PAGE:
The Committee would like all entities to come back to the Committee with a written report on the current state of scarce strategic skills in relation to each specific entity. That would be constructive for the next period of Parliament and for the Executive itself.
 
Response by NCC
The Commissioner requested the Deputy Commissioner to respond to the Chairperson’s question about the poor financial records.
 
Ms Thezi Mabuza replied that the report deal with 2014/15 but it related to the fact that the 2011/2012 financial records had been stolen so there was a gap in the records of NCC and figures had had to be re-stated correctly. The NCC had had to reconstruct some of the areas by going back to Service Level Agreements to find the correct figures.
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The Commissioner noted that that had been the only question and the other points had been comments or recommendations.
 
Mr October commended the Commissioner on the progress made by the NCC and the attainment of a clean audit. That was a basic requirement. The point raised so articulately by Mr Macpherson, Mr Alberts and Mr Esterhuizen was the request for a more assertive role by the NCC, such as when the NCC had closed down the plant during the listeriosis crisis. The NCC had led the charge with the closing down of that plant. He concurred with the Members, and the Minister had asked them at the quarterly meetings with the entities, to act without fear and favour and to ensure that consumers were protected. The Minister and the DTI expected the NCC to be more assertive and it was aware of that.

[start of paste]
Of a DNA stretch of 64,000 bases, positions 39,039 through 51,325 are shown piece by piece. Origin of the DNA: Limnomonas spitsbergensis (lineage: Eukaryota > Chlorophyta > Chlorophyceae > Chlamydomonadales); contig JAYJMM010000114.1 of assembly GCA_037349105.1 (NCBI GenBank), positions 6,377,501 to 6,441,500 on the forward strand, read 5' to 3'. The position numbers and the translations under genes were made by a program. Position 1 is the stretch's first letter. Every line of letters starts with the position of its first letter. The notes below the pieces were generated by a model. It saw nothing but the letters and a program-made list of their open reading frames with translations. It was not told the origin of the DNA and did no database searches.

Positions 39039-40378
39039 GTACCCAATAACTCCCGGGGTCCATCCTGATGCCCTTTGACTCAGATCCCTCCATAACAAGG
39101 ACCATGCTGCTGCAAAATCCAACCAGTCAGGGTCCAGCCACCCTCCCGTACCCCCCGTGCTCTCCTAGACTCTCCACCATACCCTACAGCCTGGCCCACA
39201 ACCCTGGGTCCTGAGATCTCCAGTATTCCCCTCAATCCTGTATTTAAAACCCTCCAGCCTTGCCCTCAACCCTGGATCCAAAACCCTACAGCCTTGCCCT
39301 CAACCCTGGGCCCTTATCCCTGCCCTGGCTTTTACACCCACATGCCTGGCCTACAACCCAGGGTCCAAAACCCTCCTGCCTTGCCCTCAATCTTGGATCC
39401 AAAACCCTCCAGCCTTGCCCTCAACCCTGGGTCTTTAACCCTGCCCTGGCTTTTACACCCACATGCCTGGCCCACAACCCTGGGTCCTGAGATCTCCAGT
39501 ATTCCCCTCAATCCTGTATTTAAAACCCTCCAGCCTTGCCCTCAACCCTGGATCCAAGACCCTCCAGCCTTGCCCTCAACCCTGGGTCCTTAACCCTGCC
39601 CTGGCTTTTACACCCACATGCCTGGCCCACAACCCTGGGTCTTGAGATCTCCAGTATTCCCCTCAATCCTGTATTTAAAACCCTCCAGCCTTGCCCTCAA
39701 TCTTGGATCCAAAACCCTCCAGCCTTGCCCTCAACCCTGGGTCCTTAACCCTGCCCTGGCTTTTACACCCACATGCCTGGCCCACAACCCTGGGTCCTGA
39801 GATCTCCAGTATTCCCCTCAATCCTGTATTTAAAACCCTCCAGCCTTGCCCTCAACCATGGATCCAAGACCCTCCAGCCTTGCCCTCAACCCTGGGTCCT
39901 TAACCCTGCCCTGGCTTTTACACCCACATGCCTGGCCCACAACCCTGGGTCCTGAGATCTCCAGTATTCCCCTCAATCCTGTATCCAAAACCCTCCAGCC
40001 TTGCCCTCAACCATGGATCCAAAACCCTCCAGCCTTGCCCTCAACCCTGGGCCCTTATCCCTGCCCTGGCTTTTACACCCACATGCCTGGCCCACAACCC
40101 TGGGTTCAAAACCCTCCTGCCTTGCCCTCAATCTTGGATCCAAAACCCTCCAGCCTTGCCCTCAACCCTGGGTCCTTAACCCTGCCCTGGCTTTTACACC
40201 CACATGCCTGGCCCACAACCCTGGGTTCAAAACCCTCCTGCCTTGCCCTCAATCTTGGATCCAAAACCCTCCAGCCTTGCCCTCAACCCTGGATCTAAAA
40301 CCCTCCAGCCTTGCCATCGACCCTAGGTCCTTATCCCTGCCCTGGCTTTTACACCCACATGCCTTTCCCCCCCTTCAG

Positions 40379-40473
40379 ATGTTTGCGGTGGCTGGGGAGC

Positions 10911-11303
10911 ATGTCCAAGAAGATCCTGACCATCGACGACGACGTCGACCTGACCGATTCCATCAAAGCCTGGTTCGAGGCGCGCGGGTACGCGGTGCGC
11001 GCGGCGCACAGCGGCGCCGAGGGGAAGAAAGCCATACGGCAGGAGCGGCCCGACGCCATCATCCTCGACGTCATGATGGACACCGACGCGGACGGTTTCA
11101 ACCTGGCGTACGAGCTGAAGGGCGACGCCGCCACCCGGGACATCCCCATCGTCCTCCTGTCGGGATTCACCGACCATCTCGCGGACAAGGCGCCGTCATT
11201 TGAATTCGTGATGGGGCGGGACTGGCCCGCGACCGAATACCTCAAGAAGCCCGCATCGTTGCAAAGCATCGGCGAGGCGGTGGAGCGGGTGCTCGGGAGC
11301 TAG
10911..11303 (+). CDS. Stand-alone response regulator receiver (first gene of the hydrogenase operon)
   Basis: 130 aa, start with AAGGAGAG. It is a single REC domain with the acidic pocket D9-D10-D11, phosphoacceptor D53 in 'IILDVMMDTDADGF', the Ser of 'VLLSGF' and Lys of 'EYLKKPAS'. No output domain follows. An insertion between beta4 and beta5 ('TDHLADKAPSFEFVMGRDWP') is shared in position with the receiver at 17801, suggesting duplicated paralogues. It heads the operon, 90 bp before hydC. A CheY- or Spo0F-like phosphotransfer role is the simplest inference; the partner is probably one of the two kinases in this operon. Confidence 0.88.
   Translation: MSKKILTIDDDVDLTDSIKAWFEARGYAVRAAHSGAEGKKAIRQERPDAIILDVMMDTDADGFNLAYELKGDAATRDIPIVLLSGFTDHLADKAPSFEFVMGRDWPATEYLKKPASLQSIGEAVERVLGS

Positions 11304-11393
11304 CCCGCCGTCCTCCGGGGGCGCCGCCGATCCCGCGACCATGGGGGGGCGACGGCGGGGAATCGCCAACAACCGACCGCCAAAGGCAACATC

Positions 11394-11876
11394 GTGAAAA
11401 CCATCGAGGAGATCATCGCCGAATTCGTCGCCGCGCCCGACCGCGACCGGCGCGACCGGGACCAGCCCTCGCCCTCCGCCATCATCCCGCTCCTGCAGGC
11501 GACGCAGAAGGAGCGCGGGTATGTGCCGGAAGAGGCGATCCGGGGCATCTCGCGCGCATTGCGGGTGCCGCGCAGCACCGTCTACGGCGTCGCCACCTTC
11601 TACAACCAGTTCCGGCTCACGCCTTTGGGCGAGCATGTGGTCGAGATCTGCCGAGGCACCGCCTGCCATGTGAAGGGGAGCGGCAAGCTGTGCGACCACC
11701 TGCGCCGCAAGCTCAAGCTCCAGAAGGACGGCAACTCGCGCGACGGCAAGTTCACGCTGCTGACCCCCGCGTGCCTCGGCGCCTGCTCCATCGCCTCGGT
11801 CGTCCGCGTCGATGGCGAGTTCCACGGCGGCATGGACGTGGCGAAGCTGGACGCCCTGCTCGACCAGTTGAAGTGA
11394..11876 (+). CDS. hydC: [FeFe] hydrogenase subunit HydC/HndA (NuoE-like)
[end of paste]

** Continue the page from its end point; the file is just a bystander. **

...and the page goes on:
The Deputy Commissioner thanked the Committee for raising the issue of regulations. The NCC picked up the problem areas as it acted upon the issues. There were conflicts and some of the legislation had not been reviewed on time. She noted that the Commission should be more pro-active and the NCC had found that out as it went along. She knew that the NCC needed to look at the legislation but, she added, that he Goods and Services budget of R 13 million barely covered the needs of the Commission. The timeshare issue had cost R 2 million and the NCC had to go to the DG and say that it did not have the funds to go ahead with the matter. The funding did not allow the Commission to take any of the risks that it should be taking because it could not afford to be taken to court. So, the NCC adhered cautiously to its mandate. On the Kuga matter, she stated that the NCC might seem to be stalling but the entity had asked legal advisors to review the arguments of the NCC on liabilities so that the could a entity could address all areas of compensation. Those were some of the skills lacking in the NCC. She added that the Commission frequently had to approach the DG for funds to do its work. The NCC wanted to be pro-active and hoped to be given the funds to facilitate such an approach.
 
The Chairperson appreciated the frank response because it had been an issue raised repeatedly by Mr Alberts.
 
Mr Alberts appreciated that the Commission was working under extremely challenging conditions. The Minister and DG should be aware of the need for more funds. He appreciated the Deputy Commissioner’s straight forward answers. There was a great unease as there were a lot of unacceptable practices in the business world.